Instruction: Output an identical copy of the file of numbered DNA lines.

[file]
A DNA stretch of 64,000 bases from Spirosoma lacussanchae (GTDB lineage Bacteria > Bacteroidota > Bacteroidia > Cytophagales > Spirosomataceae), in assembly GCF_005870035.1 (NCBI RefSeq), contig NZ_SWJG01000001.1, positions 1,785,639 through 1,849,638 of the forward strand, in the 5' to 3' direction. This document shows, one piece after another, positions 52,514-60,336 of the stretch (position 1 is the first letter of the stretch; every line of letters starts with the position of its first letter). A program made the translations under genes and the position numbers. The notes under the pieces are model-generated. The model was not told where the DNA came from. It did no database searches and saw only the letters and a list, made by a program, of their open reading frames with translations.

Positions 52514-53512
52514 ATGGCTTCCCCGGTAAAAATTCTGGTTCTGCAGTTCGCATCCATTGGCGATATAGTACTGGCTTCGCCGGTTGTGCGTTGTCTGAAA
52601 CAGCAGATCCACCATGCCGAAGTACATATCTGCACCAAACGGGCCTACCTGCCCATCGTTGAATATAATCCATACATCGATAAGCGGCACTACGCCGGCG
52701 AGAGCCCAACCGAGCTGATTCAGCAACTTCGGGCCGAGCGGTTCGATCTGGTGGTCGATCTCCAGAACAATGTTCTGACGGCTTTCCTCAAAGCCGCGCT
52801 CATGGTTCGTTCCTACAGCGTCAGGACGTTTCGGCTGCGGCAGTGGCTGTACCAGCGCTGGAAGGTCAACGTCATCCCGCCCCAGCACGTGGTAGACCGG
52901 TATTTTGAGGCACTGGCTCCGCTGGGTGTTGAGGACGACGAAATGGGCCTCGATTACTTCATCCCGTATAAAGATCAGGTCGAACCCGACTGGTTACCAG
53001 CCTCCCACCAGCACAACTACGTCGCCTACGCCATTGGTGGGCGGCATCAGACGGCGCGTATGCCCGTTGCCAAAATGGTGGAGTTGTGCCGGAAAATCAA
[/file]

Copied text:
A DNA stretch of 64,000 bases from Spirosoma lacussanchae (GTDB lineage Bacteria > Bacteroidota > Bacteroidia > Cytophagales > Spirosomataceae), in assembly GCF_005870035.1 (NCBI RefSeq), contig NZ_SWJG01000001.1, positions 1,785,639 through 1,849,638 of the forward strand, in the 5' to 3' direction. This document shows, one piece after another, positions 52,514-60,336 of the stretch (position 1 is the first letter of the stretch; every line of letters starts with the position of its first letter). A program made the translations under genes and the position numbers. The notes under the pieces are model-generated. The model was not told where the DNA came from. It did no database searches and saw only the letters and a list, made by a program, of their open reading frames with translations.

Positions 52514-53512
52514 ATGGCTTCCCCGGTAAAAATTCTGGTTCTGCAGTTCGCATCCATTGGCGATATAGTACTGGCTTCGCCGGTTGTGCGTTGTCTGAAA
52601 CAGCAGATCCACCATGCCGAAGTACATATCTGCACCAAACGGGCCTACCTGCCCATCGTTGAATATAATCCATACATCGATAAGCGGCACTACGCCGGCG
52701 AGAGCCCAACCGAGCTGATTCAGCAACTTCGGGCCGAGCGGTTCGATCTGGTGGTCGATCTCCAGAACAATGTTCTGACGGCTTTCCTCAAAGCCGCGCT
52801 CATGGTTCGTTCCTACAGCGTCAGGACGTTTCGGCTGCGGCAGTGGCTGTACCAGCGCTGGAAGGTCAACGTCATCCCGCCCCAGCACGTGGTAGACCGG
52901 TATTTTGAGGCACTGGCTCCGCTGGGTGTTGAGGACGACGAAATGGGCCTCGATTACTTCATCCCGTATAAAGATCAGGTCGAACCCGACTGGTTACCAG
53001 CCTCCCACCAGCACAACTACGTCGCCTACGCCATTGGTGGGCGGCATCAGACGGCGCGTATGCCCGTTGCCAAAATGGTGGAGTTGTGCCGGAAAATCAA